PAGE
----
Loreéllë Atário

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Re: Loreéllë Atário

Postby ILuvEire » Tue 21 Apr 2009 2:54 am

philly_boy wrote:Well, just to make it clear, in Primitive Atario k was pronounced with a slight h next to it, sort of like kh in 'khan'. Later the h was dropped and both letters now have the same pronunciation :)

Perfect. That's all I was really looking for.
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Re: Loreéllë Atário

Postby philly_boy » Tue 21 Apr 2009 3:28 pm

Image

Atario has five cases: Nominative, Genitive, Dative, Accusative and Vocative. According to the gender of each noun (Masculine, Feminine, Neuter) and its number (Singular, Plural, Numeral) the possible noun endings are:

Image

Image

Image

Atario does not have articles to go before the noun, like in English 'the car'. Instead, the noun ending which indicates the case also functions as an article. It would be said that the Atario equivelant of 'the car' would be 'carthe'. This was inspired by Danish.

The Numeral Number is something that only exists in the Atario language: instead of saying 'to the three cars', in Atario you can add the number 'three' at the end of the noun, after the case ending. So, in Atario you can say 'cartothethree' (nouncasenumber). Example:

Aálto = person
Aaltýlalt = to the three persons
Aalt: noun root, ýl: dative case endind for masculine nouns, alt: three

The numbers will come at a later date :mrgreen:
Comments are appreciated :D

(for some reason I can't edit my first post...)
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Conlang: Vǿrliſë Loreéllë Atário (New Atario Language)
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Re: Loreéllë Atário

Postby Jayan » Tue 21 Apr 2009 4:46 pm

Cool, I was trying to think of a way to have case endings as well as the Danish definite system! Now I have an idea! :)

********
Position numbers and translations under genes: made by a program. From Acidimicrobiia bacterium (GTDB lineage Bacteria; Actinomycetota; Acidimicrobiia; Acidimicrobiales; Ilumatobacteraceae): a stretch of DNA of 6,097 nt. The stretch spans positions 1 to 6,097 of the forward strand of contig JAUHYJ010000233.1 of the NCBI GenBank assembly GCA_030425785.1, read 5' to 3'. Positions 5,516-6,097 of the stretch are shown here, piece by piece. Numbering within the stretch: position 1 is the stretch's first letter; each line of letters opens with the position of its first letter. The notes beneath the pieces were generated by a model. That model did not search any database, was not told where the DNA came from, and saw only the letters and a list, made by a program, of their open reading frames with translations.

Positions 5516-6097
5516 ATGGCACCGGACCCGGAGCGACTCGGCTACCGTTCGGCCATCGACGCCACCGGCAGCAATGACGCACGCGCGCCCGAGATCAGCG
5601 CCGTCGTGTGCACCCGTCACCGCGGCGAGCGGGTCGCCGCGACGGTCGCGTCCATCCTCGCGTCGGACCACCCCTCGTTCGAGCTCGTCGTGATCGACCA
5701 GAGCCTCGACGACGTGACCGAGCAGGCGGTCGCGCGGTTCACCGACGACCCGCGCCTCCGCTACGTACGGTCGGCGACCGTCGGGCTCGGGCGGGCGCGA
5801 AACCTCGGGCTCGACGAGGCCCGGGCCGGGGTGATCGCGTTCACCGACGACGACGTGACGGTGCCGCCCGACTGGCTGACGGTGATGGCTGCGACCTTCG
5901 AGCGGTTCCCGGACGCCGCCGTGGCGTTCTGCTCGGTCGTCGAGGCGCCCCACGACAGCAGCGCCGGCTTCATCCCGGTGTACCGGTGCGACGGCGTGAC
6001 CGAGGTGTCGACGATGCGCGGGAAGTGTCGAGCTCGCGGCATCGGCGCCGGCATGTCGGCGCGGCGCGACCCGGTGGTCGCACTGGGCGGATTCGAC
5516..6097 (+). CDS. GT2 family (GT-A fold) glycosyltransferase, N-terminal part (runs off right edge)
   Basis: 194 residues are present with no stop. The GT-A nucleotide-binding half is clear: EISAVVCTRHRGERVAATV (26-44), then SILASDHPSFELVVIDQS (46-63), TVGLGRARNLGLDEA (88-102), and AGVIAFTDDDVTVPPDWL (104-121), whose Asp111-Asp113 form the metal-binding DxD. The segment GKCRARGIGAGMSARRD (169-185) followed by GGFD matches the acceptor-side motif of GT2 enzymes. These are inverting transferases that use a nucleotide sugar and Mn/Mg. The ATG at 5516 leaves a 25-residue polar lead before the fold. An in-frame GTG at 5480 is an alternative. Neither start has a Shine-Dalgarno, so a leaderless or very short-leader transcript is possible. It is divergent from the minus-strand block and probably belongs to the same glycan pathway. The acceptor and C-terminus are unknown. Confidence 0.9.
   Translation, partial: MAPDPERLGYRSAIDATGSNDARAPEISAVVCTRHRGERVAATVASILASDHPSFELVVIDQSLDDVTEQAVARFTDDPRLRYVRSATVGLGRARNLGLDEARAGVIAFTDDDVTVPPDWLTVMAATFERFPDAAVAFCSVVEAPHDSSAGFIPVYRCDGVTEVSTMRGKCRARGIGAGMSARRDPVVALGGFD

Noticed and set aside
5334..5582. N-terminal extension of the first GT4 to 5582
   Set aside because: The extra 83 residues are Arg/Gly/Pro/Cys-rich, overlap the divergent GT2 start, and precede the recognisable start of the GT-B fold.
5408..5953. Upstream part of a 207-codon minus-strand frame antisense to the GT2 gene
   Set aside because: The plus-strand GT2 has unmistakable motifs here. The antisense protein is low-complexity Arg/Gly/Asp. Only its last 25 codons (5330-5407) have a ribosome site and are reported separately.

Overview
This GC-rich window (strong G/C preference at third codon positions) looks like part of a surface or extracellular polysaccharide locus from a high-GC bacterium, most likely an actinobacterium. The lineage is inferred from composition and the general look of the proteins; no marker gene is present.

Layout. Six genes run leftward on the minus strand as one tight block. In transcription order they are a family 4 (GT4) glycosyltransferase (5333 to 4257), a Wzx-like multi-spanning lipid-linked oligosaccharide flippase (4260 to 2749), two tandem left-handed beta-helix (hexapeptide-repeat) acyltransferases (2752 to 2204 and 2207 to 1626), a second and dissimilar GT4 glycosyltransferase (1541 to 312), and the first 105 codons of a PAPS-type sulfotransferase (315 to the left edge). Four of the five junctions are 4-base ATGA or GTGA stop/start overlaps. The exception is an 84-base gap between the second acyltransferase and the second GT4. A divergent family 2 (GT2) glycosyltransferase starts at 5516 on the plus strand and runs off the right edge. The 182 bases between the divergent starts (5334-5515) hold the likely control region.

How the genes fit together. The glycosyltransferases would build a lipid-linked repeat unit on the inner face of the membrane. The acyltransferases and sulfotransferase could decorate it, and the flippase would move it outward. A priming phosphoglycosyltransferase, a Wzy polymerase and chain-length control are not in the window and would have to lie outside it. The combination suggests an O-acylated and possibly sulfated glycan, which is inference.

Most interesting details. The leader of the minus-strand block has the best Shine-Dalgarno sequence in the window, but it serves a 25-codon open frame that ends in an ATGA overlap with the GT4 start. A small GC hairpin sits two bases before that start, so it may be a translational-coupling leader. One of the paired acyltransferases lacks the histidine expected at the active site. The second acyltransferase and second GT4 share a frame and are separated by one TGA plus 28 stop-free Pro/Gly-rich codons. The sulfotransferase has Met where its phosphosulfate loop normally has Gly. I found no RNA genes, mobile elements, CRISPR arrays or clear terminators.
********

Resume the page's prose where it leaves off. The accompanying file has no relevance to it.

Is there any particular purpose for the distinction between Plural and Number? If so, how do you use them?

This is interesting; thanks!
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Re: Loreéllë Atário

Postby philly_boy » Tue 21 Apr 2009 4:51 pm

Thank you :D

Imperial Atario, my older variant of the language, had four numbers:
Singular, Dual, Trial and Plural, each one for one, two, three and many objects respectively. But i find that it would be easier to have one number that would be adjusted to the number of things I would like to say (for instance sixtyfive houses) rather than express it in two words.

Numeral number is more precise (the sixtyfive cars) whereas plural is broader (the cars). Look at it like a dual number that can be adjusted to whatever number you want!

I hope this helped!
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Re: Loreéllë Atário

Postby Jayan » Tue 21 Apr 2009 11:11 pm

Yeah! I like it. :) I look forward to more!
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Re: Loreéllë Atário

Postby philly_boy » Sat 25 Apr 2009 1:15 am

Image
Atario has 7 tenses. These are:

Image

Now I will be showing you the first two: the Present and the Aorist Tenses.

____________________________________________________________________________


First we need to make clear that all verbs in Atario end in -ar. Having said that, the present tense suffixes are as follow:

Image

Present Tense example:

-Nür élvas hátr ǘltimer þánniel jontz hátr ráinharer khafé?
-Ámer! Hrívaras!

Translation:
-Do you want to go downtown to drink some some coffee?
-Yes! Get ready!


And the Aorist (Past) tense can be formed by adding a prefix and the present tense suffix:

Image

The suffix is always e- unless followed by another e, when it becomes a-.

Aorist Tense example:

-Éregþar eǘltimer itáliul élør elíliker ehrívarë. Nür ǘlma?
-Ánna jül-elíliker állyë hrívarë…

Translation:
-Today we went to school and had a great time. You?
-We didnt have that much fun...


Notes:

The Atario equivelant of the English 'not' is the prefix 'jül-' which can be added before the word. For example:
- elíliker : we walked by / we had (a nice time)
- jül-elíliker : we didn't walk by / we didnt have (a nice time)

In Atario, whenever you ask a question you must place 'nür' at the begining of the sentense.
For example:
- eǘltimer (we went)
- nür eǘltimer? (Did we go?)

Éregþar means 'today'. It is not a verb even though it ends in -ar.
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Re: Loreéllë Atário

Postby rickardspaghetti » Sat 25 Apr 2009 9:58 am

It's really nice to see that you've posted this language again in the new forum. :)
I also see you've posted alot more since last time! Nice! :)
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Re: Loreéllë Atário

Postby Tikolm » Thu 14 Jun 2012 3:19 pm

I know this was resolved over 3 years ago, but I just wanted to say that it's perfectly okay to have c and k mean the same thing. We have c, k and q in Tikolmian, and my excuse is that <c> used to be [c] and <q> used to be [q]. They're all pronounced the same now except that <q> is [kw] before vowels. So just as long as you come up with a historical reason for having c and k, it's all good! :P
I really like Atario too. :)
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